Placing a press release

After you have written the perfect press release, you must aim it at a likely prospect and time its release to advantage.

Your options include exclusive release to a single organisation, selective release or a broadside. Each method has its time and place.

When looking for a likely outlet, think of both your news value in general and of its use in specific areas of interest. Don’t, for example, send a release on mountain climbing to a new car magazine. Don’t send a release on end-of-year financial results for a listed company to a boating magazine unless your business activities affect boating.

Exclusive release

Think hard about an exclusive release before you do it. Exclusive releases generally are pre-arranged between a news source (this would be you) and the reporter. An organisation may be keen to receive prominent treatment on the business pages of the morning newspaper.

The organisation’s liaison person would contact the reporter, gauge interest for the story and arrange to deliver the release in time for the reporter’s deadline. Because the story’s exclusive, it gets a more prominent place on the page.

This ‘exclusive’ business doesn’t necessarily have to be the screaming headlines surrounding news of a celebrity divorce or shock horror probe. Exclusive, in its quieter mood, means the news outlet has the story first and so fulfils part of its contract with its readers by delivering the news first to them. That earns your story a better place on the page.

This sort of arrangement generally needs a news story with some meat on its bones. Don’t try it for your school’s flower show prize giving or election of officials at the local car club (unless Michael Schumacher has agreed to serve).

Selective release

Selectively releasing your story is the best approach. You research the market. List the local and national publications that deal in your kind of story and send them the release. This can be widespread or you might restrict it to just a couple of specialist publications that report on your type of activities. It might be every daily paper whose address you can find or just a few radio stations.

Your selection will be dictated by geography (Invercargill doesn’t want to know about Lower Hutt small businesses or voluntary group issues). It will be restricted by the importance of the story (Wellington’s Dominion Post doesn’t care about Hutt schools’ prize giving, although it’s part of its circulation area, but the local throw away paper does).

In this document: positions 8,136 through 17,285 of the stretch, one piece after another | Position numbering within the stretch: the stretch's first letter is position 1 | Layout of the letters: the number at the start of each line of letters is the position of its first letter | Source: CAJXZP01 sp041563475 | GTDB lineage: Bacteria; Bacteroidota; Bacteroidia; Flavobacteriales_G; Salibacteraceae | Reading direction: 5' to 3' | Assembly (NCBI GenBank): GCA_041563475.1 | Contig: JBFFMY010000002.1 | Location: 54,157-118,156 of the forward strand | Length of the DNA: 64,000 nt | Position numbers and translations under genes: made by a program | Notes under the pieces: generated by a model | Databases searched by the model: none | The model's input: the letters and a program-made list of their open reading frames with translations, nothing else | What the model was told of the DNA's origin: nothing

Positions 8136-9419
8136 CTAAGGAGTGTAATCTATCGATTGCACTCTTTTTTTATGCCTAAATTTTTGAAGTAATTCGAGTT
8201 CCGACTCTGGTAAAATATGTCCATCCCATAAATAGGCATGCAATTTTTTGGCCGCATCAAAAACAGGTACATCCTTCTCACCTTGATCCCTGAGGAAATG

Find contacts for news outlets at your local library or just browse a large news agent’s shelves.


Your media options include print (daily, weekly, magazine), Internet news sites, television and radio.


The first print tier is the daily newspapers, both metropolitan and provincial. They have the largest appetite. They publish 6 days a week and thrive on reflecting the hum of their neighbourhoods.

Sunday papers are as close as we have to national newspapers. They need to run stories of general interest to woo readers from across the country.

Throw-away newspapers (they call themselves ‘community newspapers’) push parish pump stories through local letterboxes. They’re an excellent source of publicity for your release. Their editorial standards will be less demanding than the metropolitan papers because a local angle is often enough to earn inclusion rather than having to be a hard news story.


Radio is a gigantic medium sucking up news, using it and searching frantically for more. Between 6 and 9 each morning, radio stations run news bulletins on the half hour. This is their peak audience time. Their overnight news gathering usually consists of a dozen or so local and national stories that are repeated throughout this period. Bulletins begin to sound pretty stale by 8.00am. Radio’s voracious appetite means that on average days, your story (assuming it has news value to the station) is likely to be repeated half a dozen times to a peak audience. The station may network nationally and you may find for syndicated news services that your story is piped across a dozen radio station 6 times in a morning in 20 towns and cities.

Radio divides into Radio New Zealand – state-owned and with a brief to inform and entertain and private radio which covers everything from music to talk back.

Here’s a generality but it’s handy to know: Radio New Zealand broadcasts many hours daily of solid news and interviews. Its audience can think and absorbs extended discussions on complex issues. If you are pressing for social or legislative change, Radio New Zealand has the time and audience to debate the issue.

The rest of radio in New Zealand runs 3 minute bulletins, punctuated by commercials and self promotions. A standard radio news story on this medium is about 4 to 5 paragraphs long. You won’t receive detailed coverage. The duration of some peak time bulletins are inflated by stock market, currency and sports reports but 4 or 5 paragraphs is usual for story length.

Television is a good medium to aim for because it does your job in one clean hit. Television New Zealand’s 6 pm news is the ratings leader followed by TV 3’s. For best coverage, go to TVNZ first and then, if you’re turned down, try for TV3. You might be a TV3 News fan and want to try them first but you’re goal is audience and, at present, TV One delivers a bigger audience. This has changed in recent years and TV3 is attracting more of the 18 to 45 year old segment of the audience, leaving middle aged and old people to TVNZ but, overall, TVNZ still delivers a larger total audience.

Alternatively hit them each at the same time and perhaps they’ll both pick up the release. Often, a strong story in a newspaper will be followed up that night on television and it may be they who chase you.

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